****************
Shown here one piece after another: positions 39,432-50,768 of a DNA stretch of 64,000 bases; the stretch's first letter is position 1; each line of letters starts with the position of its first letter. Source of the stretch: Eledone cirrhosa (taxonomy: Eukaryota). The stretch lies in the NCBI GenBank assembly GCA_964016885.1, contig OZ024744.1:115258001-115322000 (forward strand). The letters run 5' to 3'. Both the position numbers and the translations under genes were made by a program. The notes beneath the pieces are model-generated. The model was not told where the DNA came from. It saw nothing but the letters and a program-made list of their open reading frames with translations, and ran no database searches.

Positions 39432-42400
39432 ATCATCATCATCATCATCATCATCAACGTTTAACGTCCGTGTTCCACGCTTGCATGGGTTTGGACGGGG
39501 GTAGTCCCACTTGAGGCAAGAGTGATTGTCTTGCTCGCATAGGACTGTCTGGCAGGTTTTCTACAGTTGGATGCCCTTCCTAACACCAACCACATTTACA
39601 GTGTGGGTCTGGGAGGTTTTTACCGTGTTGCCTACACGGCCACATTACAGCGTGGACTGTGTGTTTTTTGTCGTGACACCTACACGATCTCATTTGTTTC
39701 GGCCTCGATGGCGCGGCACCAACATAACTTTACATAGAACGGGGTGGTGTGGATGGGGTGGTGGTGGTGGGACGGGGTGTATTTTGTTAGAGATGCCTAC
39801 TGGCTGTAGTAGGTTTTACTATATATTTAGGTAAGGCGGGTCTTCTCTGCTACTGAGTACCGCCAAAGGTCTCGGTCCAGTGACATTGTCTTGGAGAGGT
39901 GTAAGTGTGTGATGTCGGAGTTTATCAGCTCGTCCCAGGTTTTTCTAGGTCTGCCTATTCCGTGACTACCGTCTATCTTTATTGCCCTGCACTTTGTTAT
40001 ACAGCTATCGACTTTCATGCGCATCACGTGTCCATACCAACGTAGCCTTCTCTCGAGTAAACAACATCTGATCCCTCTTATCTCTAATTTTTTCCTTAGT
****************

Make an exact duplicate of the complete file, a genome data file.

Shown here one piece after another: positions 39,432-50,768 of a DNA stretch of 64,000 bases; the stretch's first letter is position 1; each line of letters starts with the position of its first letter. Source of the stretch: Eledone cirrhosa (taxonomy: Eukaryota). The stretch lies in the NCBI GenBank assembly GCA_964016885.1, contig OZ024744.1:115258001-115322000 (forward strand). The letters run 5' to 3'. Both the position numbers and the translations under genes were made by a program. The notes beneath the pieces are model-generated. The model was not told where the DNA came from. It saw nothing but the letters and a program-made list of their open reading frames with translations, and ran no database searches.

Positions 39432-42400
39432 ATCATCATCATCATCATCATCATCAACGTTTAACGTCCGTGTTCCACGCTTGCATGGGTTTGGACGGGG
39501 GTAGTCCCACTTGAGGCAAGAGTGATTGTCTTGCTCGCATAGGACTGTCTGGCAGGTTTTCTACAGTTGGATGCCCTTCCTAACACCAACCACATTTACA
39601 GTGTGGGTCTGGGAGGTTTTTACCGTGTTGCCTACACGGCCACATTACAGCGTGGACTGTGTGTTTTTTGTCGTGACACCTACACGATCTCATTTGTTTC
39701 GGCCTCGATGGCGCGGCACCAACATAACTTTACATAGAACGGGGTGGTGTGGATGGGGTGGTGGTGGTGGGACGGGGTGTATTTTGTTAGAGATGCCTAC
39801 TGGCTGTAGTAGGTTTTACTATATATTTAGGTAAGGCGGGTCTTCTCTGCTACTGAGTACCGCCAAAGGTCTCGGTCCAGTGACATTGTCTTGGAGAGGT
39901 GTAAGTGTGTGATGTCGGAGTTTATCAGCTCGTCCCAGGTTTTTCTAGGTCTGCCTATTCCGTGACTACCGTCTATCTTTATTGCCCTGCACTTTGTTAT
40001 ACAGCTATCGACTTTCATGCGCATCACGTGTCCATACCAACGTAGCCTTCTCTCGAGTAAACAACATCTGATCCCTCTTATCTCTAATTTTTTCCTTAGT